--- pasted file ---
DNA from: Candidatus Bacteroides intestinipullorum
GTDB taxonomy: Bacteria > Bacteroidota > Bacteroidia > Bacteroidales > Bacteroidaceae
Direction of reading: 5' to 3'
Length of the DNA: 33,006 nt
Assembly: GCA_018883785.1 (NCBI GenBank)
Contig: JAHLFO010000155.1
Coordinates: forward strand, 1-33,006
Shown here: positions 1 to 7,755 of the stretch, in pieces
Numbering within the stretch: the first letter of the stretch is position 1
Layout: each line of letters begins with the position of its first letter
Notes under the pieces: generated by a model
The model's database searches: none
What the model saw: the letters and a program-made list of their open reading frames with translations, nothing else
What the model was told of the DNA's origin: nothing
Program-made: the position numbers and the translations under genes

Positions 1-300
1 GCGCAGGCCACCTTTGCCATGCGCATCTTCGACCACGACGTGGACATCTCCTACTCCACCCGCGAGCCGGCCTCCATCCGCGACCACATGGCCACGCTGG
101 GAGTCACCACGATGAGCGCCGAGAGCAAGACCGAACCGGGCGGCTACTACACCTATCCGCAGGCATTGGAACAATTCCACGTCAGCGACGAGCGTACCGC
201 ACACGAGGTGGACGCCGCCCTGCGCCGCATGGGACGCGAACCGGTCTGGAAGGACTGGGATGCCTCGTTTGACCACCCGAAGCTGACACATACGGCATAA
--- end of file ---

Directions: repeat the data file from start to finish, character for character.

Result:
DNA from: Candidatus Bacteroides intestinipullorum
GTDB taxonomy: Bacteria > Bacteroidota > Bacteroidia > Bacteroidales > Bacteroidaceae
Direction of reading: 5' to 3'
Length of the DNA: 33,006 nt
Assembly: GCA_018883785.1 (NCBI GenBank)
Contig: JAHLFO010000155.1
Coordinates: forward strand, 1-33,006
Shown here: positions 1 to 7,755 of the stretch, in pieces
Numbering within the stretch: the first letter of the stretch is position 1
Layout: each line of letters begins with the position of its first letter
Notes under the pieces: generated by a model
The model's database searches: none
What the model saw: the letters and a program-made list of their open reading frames with translations, nothing else
What the model was told of the DNA's origin: nothing
Program-made: the position numbers and the translations under genes

Positions 1-300
1 GCGCAGGCCACCTTTGCCATGCGCATCTTCGACCACGACGTGGACATCTCCTACTCCACCCGCGAGCCGGCCTCCATCCGCGACCACATGGCCACGCTGG
101 GAGTCACCACGATGAGCGCCGAGAGCAAGACCGAACCGGGCGGCTACTACACCTATCCGCAGGCATTGGAACAATTCCACGTCAGCGACGAGCGTACCGC
201 ACACGAGGTGGACGCCGCCCTGCGCCGCATGGGACGCGAACCGGTCTGGAAGGACTGGGATGCCTCGTTTGACCACCCGAAGCTGACACATACGGCATAA